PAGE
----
07 May 2016 12:43:02 IST

Malathy Sriram writes poems and short stories for children and adults, as well as book reviews and articles of general interest. She is a post-graduate in English Literature from Ethiraj College for Women, Chennai. Her work has been published in Indian Express, Deccan Herald, Mirror and Femina. She has edited website content and is the editor of The Small Supplement, an online magazine for children with articles on history, science, arts and culture, sports, technology, companies and brands, mythology and short stories. Reading, teaching English, listening to music (all genres) and singing complete her oeuvre.

How Amul became a priceless brand

The Trio: Tribhuvandas Patel with Verghese Kurien and HM Dalaya. (Hindu Archives)

Kurien, Patel and Dalaya, the founders of Amul turned the country’s milk-deficit status around

It is a story that doesn’t lose it’s charm regardless of any number of retellings: how India changed from being a milk-deficit country to become the world’s largest producer of milk and milk products; and how a brand named Amul triggered the White Revolution and became India’s largest food brand.

The year was 1949. Verghese Kurien was working at the Government Creamery at Anand, Gujarat. He was itching to complete his bond of service (in return for a Government scholarship) and leave for the then-Bombay. But a request from a friend made him delay his departure, after which he famously stayed on forever. The friend was Shri Tribhuvandas Patel, the Chairman of Kaira District Co-operative Milk Producers Union, popularly known as Amul Dairy today.

Farmers (milk suppliers) from Anand, Gujarat had approached Sardar Vallabhai Patel and Morarji Desai for guidance, and the cooperative was formed in 1946. They objected to the arbitrary fixing of the price of milk by the Polson dairy, which had complete rights to supply milk to Bombay under the Bombay Milk Scheme. The city got its milk, the Polson dairy prospered and the middlemen took their share; but the farmers suffered.

Milk Strike

They asked the authorities for permission to set up a cooperative with their own pasteurisation plant. They further demanded that the government should buy milk directly from their union. When these demands were turned down, in an extremely bold move, the farmers decided to go on a ‘milk strike’ and suspended milk supply to Bombay. The city went without even a drop of milk from Anand for 15 days, after which the government caved in and officially recognised the Kaira Union as the milk supplier to Bombay.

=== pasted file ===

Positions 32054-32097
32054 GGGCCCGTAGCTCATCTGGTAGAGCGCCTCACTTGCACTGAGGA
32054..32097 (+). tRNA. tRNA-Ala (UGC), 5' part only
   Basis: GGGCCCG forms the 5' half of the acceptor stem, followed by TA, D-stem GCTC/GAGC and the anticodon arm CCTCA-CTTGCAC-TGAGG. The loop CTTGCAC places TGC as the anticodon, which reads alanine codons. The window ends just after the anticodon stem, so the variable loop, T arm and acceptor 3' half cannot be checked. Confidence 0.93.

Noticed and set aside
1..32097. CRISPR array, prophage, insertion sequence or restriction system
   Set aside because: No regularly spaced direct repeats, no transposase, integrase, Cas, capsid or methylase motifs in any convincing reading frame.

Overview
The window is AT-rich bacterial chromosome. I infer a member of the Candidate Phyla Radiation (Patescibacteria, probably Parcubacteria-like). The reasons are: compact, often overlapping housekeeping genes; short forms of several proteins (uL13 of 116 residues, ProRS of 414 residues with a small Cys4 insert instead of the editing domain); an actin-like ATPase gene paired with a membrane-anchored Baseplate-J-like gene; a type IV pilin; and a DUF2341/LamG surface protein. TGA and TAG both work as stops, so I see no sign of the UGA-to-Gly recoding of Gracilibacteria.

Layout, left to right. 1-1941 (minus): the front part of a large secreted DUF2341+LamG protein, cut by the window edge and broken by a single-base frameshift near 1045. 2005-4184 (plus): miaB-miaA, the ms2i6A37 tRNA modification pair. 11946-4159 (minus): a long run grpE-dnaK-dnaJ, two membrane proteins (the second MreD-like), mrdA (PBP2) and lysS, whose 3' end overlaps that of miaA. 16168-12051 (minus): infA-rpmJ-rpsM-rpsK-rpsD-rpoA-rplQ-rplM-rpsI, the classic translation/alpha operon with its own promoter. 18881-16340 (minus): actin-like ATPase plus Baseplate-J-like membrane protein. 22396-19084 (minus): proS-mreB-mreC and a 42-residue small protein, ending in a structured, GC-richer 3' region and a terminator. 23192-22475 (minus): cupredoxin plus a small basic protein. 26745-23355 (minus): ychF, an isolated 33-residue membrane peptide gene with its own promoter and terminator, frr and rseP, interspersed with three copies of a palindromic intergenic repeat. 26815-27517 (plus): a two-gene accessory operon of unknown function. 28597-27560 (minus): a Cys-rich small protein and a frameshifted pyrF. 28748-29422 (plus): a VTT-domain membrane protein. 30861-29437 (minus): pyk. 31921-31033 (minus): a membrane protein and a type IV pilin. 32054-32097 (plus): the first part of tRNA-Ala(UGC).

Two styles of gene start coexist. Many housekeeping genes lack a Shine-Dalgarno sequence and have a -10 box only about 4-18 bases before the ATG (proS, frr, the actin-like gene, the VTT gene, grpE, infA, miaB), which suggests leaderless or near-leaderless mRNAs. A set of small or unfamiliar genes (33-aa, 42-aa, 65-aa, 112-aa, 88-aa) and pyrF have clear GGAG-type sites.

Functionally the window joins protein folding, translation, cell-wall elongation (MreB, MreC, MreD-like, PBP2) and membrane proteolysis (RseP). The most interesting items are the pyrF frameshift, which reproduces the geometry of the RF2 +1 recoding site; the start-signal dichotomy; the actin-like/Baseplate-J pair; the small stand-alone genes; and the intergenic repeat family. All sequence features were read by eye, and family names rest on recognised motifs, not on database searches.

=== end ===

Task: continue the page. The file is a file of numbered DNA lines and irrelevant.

Patel and Kurien were joined by HM Dalaya, a forgotten name today, and the three became the pillars of the cooperative movement. Kurien’s help was sought to put the dairy equipment together and run the units, and he also took care of marketing and external affairs. . As Kurien admitted, the technical and internal aspects of running the dairy were looked after by Dalaya, and Patel brought together farmers to set up more cooperative societies. New machinery was bought and milk procurement increased from 200 litres in 1948 to 20,000 litres in 1952. A dairy was set up in 1955 to process excess milk into milk powder and butter. A large part of the dairy’s success was thanks to Dalaya’s path-breaking discovery of a method of producing skimmed milk powder from buffalo milk. This was a first across the world, and an important breakthrough, as the farmers in the region depended on buffalo milk and excess milk could be processed into powder.

Priceless Lessons

With the commercial success of the modern dairy at Anand, the brand name Amul (from the Sanskrit Amulya or priceless, and also an acronym for Anand Milk Union Ltd) was registered in 1957. For the purposes of marketing and distribution, a single brand name was ideal, and thus all the dairy cooperatives were brought under one umbrella – the Gujarat Cooperative Milk Marketing Federation Limited (GCMMF) and the name Amul was transferred to this apex body from the Kaira Union.